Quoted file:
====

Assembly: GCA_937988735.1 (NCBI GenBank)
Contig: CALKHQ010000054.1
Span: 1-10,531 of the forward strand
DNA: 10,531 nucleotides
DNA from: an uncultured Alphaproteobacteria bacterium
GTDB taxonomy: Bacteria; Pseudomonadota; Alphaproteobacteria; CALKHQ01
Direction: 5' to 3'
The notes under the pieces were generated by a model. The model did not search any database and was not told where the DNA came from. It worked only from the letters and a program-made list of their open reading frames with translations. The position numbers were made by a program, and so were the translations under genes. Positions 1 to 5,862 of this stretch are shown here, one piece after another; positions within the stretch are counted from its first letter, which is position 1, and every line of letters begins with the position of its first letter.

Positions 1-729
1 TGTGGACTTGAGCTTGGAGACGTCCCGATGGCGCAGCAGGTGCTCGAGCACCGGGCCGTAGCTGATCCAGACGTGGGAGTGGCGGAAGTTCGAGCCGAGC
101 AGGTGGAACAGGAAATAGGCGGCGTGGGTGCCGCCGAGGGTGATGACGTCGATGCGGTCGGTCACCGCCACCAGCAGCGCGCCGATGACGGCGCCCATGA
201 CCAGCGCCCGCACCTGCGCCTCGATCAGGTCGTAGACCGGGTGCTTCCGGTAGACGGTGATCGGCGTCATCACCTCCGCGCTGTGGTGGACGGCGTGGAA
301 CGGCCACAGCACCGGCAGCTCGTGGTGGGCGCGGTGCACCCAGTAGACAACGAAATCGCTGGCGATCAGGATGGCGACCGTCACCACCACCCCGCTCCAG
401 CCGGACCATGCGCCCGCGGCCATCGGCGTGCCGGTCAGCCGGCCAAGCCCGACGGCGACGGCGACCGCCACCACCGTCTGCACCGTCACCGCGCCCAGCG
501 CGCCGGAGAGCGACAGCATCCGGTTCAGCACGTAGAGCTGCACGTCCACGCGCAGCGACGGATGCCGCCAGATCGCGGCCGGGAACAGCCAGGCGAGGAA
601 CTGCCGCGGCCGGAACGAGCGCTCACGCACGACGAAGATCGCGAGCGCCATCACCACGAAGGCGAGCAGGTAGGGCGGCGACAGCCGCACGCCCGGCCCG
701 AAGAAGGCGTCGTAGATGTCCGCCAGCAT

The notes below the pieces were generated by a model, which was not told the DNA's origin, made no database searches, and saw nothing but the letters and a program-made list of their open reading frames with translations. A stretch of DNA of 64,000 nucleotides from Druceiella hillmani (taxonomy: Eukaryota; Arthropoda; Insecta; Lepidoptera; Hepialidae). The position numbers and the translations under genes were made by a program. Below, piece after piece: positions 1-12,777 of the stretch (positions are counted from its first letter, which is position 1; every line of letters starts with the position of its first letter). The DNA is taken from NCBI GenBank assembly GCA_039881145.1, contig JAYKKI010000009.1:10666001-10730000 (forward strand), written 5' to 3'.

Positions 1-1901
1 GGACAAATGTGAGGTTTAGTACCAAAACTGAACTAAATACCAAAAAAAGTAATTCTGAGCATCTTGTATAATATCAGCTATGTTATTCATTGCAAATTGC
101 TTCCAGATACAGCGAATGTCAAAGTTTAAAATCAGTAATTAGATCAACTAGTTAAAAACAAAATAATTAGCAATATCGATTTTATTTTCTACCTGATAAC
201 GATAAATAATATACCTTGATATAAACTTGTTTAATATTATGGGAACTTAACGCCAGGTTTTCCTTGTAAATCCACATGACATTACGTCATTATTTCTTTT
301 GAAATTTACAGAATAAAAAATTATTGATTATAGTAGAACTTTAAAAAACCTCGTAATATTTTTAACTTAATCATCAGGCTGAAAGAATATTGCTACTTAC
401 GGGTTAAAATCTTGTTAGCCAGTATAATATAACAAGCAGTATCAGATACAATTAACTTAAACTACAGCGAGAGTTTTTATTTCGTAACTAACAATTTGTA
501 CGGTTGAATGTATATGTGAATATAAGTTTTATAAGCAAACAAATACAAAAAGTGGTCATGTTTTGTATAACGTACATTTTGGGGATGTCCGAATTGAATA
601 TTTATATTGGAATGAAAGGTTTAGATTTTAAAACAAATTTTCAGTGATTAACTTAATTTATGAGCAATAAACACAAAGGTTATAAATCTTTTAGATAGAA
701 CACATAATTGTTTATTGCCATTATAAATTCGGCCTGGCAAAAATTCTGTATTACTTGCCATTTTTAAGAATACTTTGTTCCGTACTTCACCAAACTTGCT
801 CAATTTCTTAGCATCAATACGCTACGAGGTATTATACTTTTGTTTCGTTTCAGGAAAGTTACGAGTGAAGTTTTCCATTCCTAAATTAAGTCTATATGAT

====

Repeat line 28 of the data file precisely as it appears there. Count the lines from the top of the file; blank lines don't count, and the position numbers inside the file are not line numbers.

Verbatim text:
801 CAATTTCTTAGCATCAATACGCTACGAGGTATTATACTTTTGTTTCGTTTCAGGAAAGTTACGAGTGAAGTTTTCCATTCCTAAATTAAGTCTATATGAT